That is a very deep Cut

MIKE ZEISBERGER -- Toronto Sun

, Last Updated: 8:27 AM ET

FROM THE creme de la creme to the creme de la crumbs of the hockey world, the lure of a potential NHL tryout attracts all types. From fishermen to firemen, bikers to ball hockey stars, more than 4,000 Mario Lemieux wannabees attended Bell's Making the Cut competition this past summer dreaming of getting a shot at becoming an Oiler or a Maple Leaf.

And after watching the first segment on CBC last night, it's evident some of the candidates couldn't ankle-skate their way on to the rosters of the Omeemee Oilers or Madawaska Maple Leafs, let alone those of Edmonton or Toronto.

The goal of the organizers was simple: Hold auditions in seven cities across the country and whittle the numbers to a final 68. Those who managed to make it through the preliminaries advanced to a training camp in Vernon, B.C., where the likes of Scotty Bowman and Mike Keenan decided which six players would receive a looksee from various Canadian NHL teams.

The verdict? If this was Survivor on Skates, some should have been booted off the boat before it ever reached the island.

Kudos to all those who came out. It took guts, if not skill, to perform in front of the television cameras. A little advice to those who did not make the grade:

To the 58-year-old woman who auditioned: If you're old enough to remember a Maple Leafs Stanley Cup win, Bingo might be a better game for you.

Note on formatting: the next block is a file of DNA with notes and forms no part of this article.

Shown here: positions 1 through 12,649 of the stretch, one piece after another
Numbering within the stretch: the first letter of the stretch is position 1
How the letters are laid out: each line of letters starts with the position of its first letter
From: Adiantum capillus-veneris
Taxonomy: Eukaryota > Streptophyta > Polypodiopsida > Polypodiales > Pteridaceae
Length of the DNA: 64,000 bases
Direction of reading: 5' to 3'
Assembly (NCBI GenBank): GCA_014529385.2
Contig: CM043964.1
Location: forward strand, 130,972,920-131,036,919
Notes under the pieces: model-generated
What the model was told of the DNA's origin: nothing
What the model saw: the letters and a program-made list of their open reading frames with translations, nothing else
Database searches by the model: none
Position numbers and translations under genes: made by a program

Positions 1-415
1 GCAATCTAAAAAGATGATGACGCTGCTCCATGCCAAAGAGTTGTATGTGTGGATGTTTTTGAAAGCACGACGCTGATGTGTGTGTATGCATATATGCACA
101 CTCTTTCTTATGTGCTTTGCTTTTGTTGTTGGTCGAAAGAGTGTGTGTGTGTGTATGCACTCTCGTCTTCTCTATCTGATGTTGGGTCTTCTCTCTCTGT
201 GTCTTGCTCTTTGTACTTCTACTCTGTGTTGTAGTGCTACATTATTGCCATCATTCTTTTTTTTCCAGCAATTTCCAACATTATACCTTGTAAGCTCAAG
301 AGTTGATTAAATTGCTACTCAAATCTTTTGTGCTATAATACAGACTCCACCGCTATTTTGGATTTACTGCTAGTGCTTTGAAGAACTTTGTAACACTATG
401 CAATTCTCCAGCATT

To 40-year-old goalie Bob Unger, who referred to the Leafs' Ed Belfour as "an average player" when the two met 24 years ago: Seems the Eagle has improved. What's your story?

And to the guy who almost nailed the scouts sitting in the stands with a shot during the Halifax tryout: With aim like that, please, please never pick up a firearm.

With the next segment featuring the final 68 scheduled to air next week, keep your eyes on a couple of candidates.

Todd Harkins, 35, was a former second-round pick of the Calgary Flames but gave up hockey because his infant son had a genetic degenerative disease. The boy is better now and, for his ninth birthday, wants dad to play in the NHL again. If he can contain his wheezing, the ol' man may do it.

Dan Tessier, meanwhile, is a former captain of the Ottawa 67s who wasn't drafted because of his diminutive Martin St. Louis-type stature.

Come to think of it, didn't St. Louis win the Hart Trophy as NHL MVP this past season?

With incentive like that, Tessier could be a frontrunner, too.


Videos

Photos